Señora Velazquez’s classes create unique piñatas


Issac Villarreal, Photographer

Señora Velazquez ended the year with the annual piñata project, given
to her Pre-AP Spanish 3 classes. The project consists of making
a piñata that corresponds with a children’s storybook. The rationale
for this project is to give students an opportunity to create something concrete, which is part of the culture studied during Spanish 3. The students are supposed to review the concepts taught during the course and produce a visually appealing, creative story in Spanish based on their piñata.

They then share these stories with the class, teaching their friends new vocabulary and entertaining them. This also gives them practice in presenting to a group, and practice in pronunciation and delivery in another language. Señora Velazquez began doing this class assignment for her students three years ago.

“This project was shared by a former Spanish teacher, Lydia Wharton. I visited her classroom and saw the piñatas and how students were enjoying making them. Also how the students not only created the piñatas but how they wrote stories based on their piñatas.” Señora Velazquez said.

Along with making a  piñata, the students are required to write a children’s story centered on the piñata. The students were given a little over a month to do this final project of the 2014-2015 year. This project was the highlight of the year for many Spanish classes, according to many of her students.

“Overall I think the majority of the students enjoyed this project. At the beginning they think it’s easy but then they realize it is not. It takes time and practice.” Señora Velazquez said.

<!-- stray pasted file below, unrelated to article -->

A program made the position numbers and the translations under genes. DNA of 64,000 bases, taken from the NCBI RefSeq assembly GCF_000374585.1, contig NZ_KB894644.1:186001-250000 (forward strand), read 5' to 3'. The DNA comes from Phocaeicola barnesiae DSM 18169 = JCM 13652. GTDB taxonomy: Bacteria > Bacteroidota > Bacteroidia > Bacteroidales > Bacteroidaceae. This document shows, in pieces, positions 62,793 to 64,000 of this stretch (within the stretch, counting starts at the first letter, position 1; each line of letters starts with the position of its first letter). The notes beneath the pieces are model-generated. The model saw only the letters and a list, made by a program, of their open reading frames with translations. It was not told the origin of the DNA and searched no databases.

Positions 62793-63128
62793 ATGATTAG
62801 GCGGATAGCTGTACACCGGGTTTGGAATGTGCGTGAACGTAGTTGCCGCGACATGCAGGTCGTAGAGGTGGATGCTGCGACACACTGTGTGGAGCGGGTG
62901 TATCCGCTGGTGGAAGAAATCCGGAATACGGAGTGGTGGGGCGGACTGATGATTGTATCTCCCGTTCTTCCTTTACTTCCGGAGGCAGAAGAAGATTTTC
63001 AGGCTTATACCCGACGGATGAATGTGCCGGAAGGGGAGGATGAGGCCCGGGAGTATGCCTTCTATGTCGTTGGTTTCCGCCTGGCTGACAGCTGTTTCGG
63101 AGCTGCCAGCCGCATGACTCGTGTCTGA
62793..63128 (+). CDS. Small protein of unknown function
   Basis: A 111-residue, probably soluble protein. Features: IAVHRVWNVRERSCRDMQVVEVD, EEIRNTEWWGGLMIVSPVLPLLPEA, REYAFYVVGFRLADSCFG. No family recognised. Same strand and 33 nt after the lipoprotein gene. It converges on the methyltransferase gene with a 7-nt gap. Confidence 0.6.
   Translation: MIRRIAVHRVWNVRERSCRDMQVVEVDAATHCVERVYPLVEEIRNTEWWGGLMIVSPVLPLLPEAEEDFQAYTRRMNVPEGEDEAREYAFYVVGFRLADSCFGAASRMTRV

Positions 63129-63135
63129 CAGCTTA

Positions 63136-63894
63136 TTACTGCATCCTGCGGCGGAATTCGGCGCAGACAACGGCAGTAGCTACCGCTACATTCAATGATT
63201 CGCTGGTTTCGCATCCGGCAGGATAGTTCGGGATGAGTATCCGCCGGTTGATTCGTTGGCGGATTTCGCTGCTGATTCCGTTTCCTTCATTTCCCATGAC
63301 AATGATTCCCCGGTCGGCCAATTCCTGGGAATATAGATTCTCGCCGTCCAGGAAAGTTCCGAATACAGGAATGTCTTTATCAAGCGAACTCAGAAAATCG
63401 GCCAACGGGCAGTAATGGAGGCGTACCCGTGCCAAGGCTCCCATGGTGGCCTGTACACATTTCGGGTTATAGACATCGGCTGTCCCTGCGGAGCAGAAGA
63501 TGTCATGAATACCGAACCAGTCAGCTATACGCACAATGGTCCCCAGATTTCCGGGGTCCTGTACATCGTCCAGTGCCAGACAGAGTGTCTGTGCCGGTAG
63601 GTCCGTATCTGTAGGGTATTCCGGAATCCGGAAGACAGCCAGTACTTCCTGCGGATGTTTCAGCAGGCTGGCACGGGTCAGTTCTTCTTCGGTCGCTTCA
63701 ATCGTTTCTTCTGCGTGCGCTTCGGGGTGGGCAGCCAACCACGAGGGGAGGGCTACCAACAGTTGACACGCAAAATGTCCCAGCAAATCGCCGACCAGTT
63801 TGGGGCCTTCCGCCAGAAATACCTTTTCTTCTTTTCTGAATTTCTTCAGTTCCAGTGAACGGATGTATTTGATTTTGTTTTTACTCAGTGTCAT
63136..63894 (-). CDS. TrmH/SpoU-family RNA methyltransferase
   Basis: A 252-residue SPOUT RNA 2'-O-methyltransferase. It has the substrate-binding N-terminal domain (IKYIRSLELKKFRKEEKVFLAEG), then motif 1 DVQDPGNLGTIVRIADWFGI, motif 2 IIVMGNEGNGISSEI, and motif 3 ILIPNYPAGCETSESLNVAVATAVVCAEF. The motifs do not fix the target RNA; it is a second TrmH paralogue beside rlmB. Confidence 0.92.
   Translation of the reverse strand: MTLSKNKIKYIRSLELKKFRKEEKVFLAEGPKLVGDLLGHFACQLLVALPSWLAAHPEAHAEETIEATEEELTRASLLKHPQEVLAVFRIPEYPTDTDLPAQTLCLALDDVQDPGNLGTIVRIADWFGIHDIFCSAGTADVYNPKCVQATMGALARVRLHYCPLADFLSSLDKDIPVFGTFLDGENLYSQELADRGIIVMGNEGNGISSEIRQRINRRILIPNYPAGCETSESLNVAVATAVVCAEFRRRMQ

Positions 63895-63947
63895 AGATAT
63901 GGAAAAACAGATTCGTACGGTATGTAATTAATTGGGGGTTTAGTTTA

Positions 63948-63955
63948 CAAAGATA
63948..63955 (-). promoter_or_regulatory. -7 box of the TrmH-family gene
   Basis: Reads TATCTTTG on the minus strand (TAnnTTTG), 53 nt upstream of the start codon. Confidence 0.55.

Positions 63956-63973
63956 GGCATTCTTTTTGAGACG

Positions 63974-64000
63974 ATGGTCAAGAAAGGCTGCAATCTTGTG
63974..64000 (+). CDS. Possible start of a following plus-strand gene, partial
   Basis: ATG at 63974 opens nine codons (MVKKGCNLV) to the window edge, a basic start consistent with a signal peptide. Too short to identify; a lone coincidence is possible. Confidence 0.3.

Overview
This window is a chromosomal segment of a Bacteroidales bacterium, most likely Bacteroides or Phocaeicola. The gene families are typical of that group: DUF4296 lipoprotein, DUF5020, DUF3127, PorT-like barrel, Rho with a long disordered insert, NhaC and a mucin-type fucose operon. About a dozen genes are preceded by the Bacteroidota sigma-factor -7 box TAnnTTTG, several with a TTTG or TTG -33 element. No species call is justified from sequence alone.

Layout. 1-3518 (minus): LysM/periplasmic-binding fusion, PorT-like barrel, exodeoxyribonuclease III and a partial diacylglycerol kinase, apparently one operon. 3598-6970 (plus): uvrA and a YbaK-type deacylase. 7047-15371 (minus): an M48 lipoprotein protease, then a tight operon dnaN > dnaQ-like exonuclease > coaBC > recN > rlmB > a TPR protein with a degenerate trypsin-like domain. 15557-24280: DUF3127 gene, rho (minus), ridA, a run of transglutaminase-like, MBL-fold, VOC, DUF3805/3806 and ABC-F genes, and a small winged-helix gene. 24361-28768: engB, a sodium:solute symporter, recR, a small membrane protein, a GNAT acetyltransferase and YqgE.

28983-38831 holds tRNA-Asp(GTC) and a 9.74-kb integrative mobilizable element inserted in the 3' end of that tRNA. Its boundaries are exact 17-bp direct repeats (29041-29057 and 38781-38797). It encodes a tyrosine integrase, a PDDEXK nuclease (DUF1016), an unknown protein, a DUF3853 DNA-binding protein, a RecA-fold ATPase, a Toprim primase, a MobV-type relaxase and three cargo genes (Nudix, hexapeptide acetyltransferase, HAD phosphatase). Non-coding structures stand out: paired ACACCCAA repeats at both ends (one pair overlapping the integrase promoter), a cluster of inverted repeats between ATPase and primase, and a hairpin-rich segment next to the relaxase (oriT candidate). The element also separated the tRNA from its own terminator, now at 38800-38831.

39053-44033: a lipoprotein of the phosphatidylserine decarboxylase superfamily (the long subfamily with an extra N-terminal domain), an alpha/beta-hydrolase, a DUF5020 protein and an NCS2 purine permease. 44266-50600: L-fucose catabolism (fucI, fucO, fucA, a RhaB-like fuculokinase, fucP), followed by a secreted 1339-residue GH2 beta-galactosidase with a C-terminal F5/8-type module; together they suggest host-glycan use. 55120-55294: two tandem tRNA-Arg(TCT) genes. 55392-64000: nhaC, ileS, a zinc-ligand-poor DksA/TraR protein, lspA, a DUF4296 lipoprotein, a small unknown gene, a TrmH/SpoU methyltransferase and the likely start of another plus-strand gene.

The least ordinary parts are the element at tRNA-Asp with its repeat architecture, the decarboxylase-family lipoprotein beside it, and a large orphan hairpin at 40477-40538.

The process of making the piñata takes some time. There are many ways to make a piñata but most students prefer to go with the traditional way, which is paper mache. The process of paper macheing involves cutting up a newspaper and blowing up a balloon to the desired size then, using a mixture of flour and water, dip the pieces of newspaper in the concoction and wrap them around the balloon. It’s recommended to put three layers of newspaper strips so that when the piñata dries it will be sturdy and not fragile and fall apart. You then allow the paper mache to dry for a day or two then all that’s left to do is decorate it any way desirable.

“Making the piñata was so fun because the piñata wasn’t an average everyday assignment.” Christina Larrosa said. “My piñata looks like it was created by a fourth grader, but I’m still proud of it because I actually put effort into it and tried to be creative.”

Señora Velazquez left some tips for her future students saying “I think what I could tell my future students is to go to YouTube and watch some videos on how to create piñatas, I would also advise them to have fun making them. Another tip would be to not start making the piñata the week before because that could make them stressed or frustrated and anything could go wrong.